Just to explain what he means – private equity is typically about investing in a prevailing organization with present products and prevailing cash flows, then restructuring that organization to maximize its profits.
When the decision taken by private equity firms work correctly, it could save a weak company from closing down and turn it into a profitable enterprise.
The venture capital process is typically much complex and challenging. You need to many times fund ideas and not companies. This is extremely risky as there is a fair chance that the idea might not be as feasible in the market as it was on the drawing board.
What You Actually Do as a Venture Capitalist?
Well the first thing that you will encounter as a venture capitalist is a lot of meetings.
Most days are subjugated by various small and long meetings with various new entrepreneurs, budding industrialists, banks and portfolio companies.
You will also find yourself networking at various conferences and other financial and finding seminars.
You will also have to spend a lot of time on research and due diligence for live deals, but most of your time will be spent meeting people and improving your network.
As an entry level associate, you will have to meet with various companies initially and try to find out which ones present exciting opportunities and which ones could become good investments.
Once you pre-qualify the companies, you would bring it to the notice of the partners or the directors and then the seniors would become more interested and would actually start meeting with the companies as well.
So basically you would find interesting opportunities, choose the best ones, and take them to the senior partners or venture capitalists who would then take the actual investment decisions.
For early-stage start-up companies (pre-revenue generation days) you wouldn’t really do much of financial modeling.
But for later-stage companies which have a prevalent revenue and profit, you could do the usual financial modeling and valuation drills.
But then this won’t be as intense as what you would do as an investment banking analyst as you won’t be spending time making everything faultless and correct for each non-recurring charge.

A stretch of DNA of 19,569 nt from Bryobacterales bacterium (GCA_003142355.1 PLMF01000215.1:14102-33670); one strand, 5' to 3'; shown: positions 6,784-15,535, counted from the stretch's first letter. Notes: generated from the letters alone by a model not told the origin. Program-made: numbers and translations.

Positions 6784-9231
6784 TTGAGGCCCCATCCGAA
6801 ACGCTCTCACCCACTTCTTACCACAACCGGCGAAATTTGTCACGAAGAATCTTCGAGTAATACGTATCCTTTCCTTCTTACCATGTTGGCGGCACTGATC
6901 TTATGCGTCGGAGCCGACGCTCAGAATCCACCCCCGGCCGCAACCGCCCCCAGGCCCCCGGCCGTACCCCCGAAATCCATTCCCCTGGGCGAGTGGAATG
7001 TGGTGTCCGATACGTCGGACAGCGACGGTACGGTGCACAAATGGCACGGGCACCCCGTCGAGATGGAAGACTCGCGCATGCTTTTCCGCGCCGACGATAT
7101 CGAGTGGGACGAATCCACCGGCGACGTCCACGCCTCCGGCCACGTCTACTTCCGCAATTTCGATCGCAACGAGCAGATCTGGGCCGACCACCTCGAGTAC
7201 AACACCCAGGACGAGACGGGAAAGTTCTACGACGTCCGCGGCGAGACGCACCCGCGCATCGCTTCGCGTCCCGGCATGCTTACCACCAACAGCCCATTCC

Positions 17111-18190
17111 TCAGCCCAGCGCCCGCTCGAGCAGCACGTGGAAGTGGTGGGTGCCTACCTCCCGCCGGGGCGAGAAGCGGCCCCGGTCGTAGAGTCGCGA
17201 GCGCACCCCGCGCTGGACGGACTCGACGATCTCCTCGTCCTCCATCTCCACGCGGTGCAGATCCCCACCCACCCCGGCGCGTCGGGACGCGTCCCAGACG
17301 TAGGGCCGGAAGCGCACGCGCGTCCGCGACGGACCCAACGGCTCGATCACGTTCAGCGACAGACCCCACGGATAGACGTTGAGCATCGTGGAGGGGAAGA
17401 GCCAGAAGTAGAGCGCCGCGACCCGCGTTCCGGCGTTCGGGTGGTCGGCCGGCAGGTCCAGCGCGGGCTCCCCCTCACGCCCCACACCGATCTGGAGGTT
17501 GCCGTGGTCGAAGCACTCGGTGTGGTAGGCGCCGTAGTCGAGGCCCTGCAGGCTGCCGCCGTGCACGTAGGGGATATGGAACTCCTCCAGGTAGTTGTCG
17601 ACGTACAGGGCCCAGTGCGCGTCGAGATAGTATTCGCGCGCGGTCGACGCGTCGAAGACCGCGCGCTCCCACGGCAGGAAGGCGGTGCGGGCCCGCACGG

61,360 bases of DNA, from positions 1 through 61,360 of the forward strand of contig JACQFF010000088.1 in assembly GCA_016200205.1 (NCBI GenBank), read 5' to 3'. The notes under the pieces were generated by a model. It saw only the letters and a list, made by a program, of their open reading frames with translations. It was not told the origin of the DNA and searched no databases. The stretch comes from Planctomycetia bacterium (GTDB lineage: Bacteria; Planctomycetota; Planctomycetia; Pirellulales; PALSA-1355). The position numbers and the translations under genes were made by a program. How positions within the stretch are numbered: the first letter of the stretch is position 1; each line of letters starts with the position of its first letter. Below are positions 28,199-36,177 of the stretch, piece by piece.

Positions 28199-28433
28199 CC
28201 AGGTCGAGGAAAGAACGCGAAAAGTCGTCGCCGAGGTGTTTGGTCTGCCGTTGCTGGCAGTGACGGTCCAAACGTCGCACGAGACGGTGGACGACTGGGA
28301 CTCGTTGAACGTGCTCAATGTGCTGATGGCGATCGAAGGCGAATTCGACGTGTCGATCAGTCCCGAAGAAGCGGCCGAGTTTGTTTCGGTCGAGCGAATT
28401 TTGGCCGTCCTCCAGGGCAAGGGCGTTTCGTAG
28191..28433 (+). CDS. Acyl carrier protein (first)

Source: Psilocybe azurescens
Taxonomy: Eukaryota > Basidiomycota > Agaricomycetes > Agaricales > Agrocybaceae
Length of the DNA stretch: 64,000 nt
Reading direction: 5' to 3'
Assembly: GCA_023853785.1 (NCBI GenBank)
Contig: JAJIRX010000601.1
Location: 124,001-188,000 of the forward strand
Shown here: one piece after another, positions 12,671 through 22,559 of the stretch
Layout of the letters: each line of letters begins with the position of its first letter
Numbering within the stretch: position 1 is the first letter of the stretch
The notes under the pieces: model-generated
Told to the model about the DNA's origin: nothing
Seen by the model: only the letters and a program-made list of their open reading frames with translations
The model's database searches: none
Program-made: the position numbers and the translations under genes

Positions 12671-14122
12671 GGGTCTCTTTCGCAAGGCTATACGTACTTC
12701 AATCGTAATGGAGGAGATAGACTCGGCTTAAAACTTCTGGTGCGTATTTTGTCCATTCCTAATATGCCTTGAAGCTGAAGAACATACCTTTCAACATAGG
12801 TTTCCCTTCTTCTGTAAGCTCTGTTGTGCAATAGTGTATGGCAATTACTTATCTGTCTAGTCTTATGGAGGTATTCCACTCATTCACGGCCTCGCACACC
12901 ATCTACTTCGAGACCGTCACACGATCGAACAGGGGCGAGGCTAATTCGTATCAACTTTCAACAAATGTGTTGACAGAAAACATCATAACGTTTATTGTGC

How Can You Progress to the Next Level?
Well if you ask me progressing to the next level depends on the venture capital firm that you’re working with and how their partnership works.
But you have to make sure that you keep on finding good opportunities and create solid returns for the firm in order to advance.
You don’t need to find an opportunity like a Twitter or an Instagram to get to the partner-level – believe me that only happens once a lifetime! It’s more important to get consistent good opportunities rather than the one off success.
How Much Money Can You Make as a Venture Capitalist?
There are three key ways you can earn money: base salary, year-end bonus and carry (money you invest alongside the firm when they invest in a company).
Your basic salary in venture capital will be higher than what you would make as an investment banking analyst or a private equity analyst.
Bonuses are lower at early-stage firms because there’s not as much money to go around but at late-stage venture capital, bonuses are higher and are closer to what you’d earn by working with private equity or investment banking.
Most times you’ll get a small bonus but you won’t become a millionaire with these investments.
To profit from carry, you need to be working at the firm for a long time and should have invested in dozens of companies.
Believe me venture capital is like being a “mini-entrepreneur” because you will have to take decisions without following specific orders.
A lot of risk will be involved in the work that you do.
You will make money on some opportunities while you will lose money on many transactions that you invest in.
So you will have to be patient and careful but at the same time you will be required to take calculated risks.
Your entire career will depend upon how much risk you are able to take and how well you manage this risk!
I hope that this article has given you a good idea about the life in the venture capital lane.
I have tried to be very detailed and precise to give you a fair idea as to what a venture capitalist does and how you can grow within that segment.
Do let me know if you have any questions on this subject and I’ll be more than happy to address your queries.
Do let me know if you want me to write on any other similar subjects and I’ll try my level best to make sure I address and cover those topics.